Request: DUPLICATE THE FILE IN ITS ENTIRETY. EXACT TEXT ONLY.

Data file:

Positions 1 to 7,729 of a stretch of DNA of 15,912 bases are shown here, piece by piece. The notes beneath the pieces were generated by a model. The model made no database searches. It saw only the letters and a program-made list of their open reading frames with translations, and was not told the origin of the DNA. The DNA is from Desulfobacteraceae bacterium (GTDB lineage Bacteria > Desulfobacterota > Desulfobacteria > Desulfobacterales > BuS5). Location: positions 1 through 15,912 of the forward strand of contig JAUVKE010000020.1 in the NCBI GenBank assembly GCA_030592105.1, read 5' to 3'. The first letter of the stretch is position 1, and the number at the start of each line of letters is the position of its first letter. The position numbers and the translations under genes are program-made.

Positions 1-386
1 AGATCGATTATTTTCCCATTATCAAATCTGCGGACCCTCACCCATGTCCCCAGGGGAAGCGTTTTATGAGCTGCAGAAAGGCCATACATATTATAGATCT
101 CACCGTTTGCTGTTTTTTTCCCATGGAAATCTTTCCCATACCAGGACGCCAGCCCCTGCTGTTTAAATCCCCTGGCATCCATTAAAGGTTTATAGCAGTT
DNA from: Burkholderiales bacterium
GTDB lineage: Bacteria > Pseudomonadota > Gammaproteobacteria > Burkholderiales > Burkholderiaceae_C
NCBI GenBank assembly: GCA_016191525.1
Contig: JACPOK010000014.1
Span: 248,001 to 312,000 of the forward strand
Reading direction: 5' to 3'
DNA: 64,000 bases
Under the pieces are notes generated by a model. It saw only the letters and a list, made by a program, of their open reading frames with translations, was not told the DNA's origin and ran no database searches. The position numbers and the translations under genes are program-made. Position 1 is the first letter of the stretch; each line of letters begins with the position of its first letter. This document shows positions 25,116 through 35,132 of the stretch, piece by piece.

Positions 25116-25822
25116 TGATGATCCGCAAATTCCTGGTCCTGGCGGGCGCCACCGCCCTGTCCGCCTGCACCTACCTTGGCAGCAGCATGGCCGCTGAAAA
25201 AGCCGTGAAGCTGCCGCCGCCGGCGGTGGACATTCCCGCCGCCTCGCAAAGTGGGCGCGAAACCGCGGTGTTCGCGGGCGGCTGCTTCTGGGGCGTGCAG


Positions 1 to 7,729 of a stretch of DNA of 15,912 bases are shown here, piece by piece. The notes beneath the pieces were generated by a model. The model made no database searches. It saw only the letters and a program-made list of their open reading frames with translations, and was not told the origin of the DNA. The DNA is from Desulfobacteraceae bacterium (GTDB lineage Bacteria > Desulfobacterota > Desulfobacteria > Desulfobacterales > BuS5). Location: positions 1 through 15,912 of the forward strand of contig JAUVKE010000020.1 in the NCBI GenBank assembly GCA_030592105.1, read 5' to 3'. The first letter of the stretch is position 1, and the number at the start of each line of letters is the position of its first letter. The position numbers and the translations under genes are program-made.

Positions 1-386
1 AGATCGATTATTTTCCCATTATCAAATCTGCGGACCCTCACCCATGTCCCCAGGGGAAGCGTTTTATGAGCTGCAGAAAGGCCATACATATTATAGATCT
101 CACCGTTTGCTGTTTTTTTCCCATGGAAATCTTTCCCATACCAGGACGCCAGCCCCTGCTGTTTAAATCCCCTGGCATCCATTAAAGGTTTATAGCAGTT
DNA from: Burkholderiales bacterium
GTDB lineage: Bacteria > Pseudomonadota > Gammaproteobacteria > Burkholderiales > Burkholderiaceae_C
NCBI GenBank assembly: GCA_016191525.1
Contig: JACPOK010000014.1
Span: 248,001 to 312,000 of the forward strand
Reading direction: 5' to 3'
DNA: 64,000 bases
Under the pieces are notes generated by a model. It saw only the letters and a list, made by a program, of their open reading frames with translations, was not told the DNA's origin and ran no database searches. The position numbers and the translations under genes are program-made. Position 1 is the first letter of the stretch; each line of letters begins with the position of its first letter. This document shows positions 25,116 through 35,132 of the stretch, piece by piece.

Positions 25116-25822
25116 TGATGATCCGCAAATTCCTGGTCCTGGCGGGCGCCACCGCCCTGTCCGCCTGCACCTACCTTGGCAGCAGCATGGCCGCTGAAAA
25201 AGCCGTGAAGCTGCCGCCGCCGGCGGTGGACATTCCCGCCGCCTCGCAAAGTGGGCGCGAAACCGCGGTGTTCGCGGGCGGCTGCTTCTGGGGCGTGCAG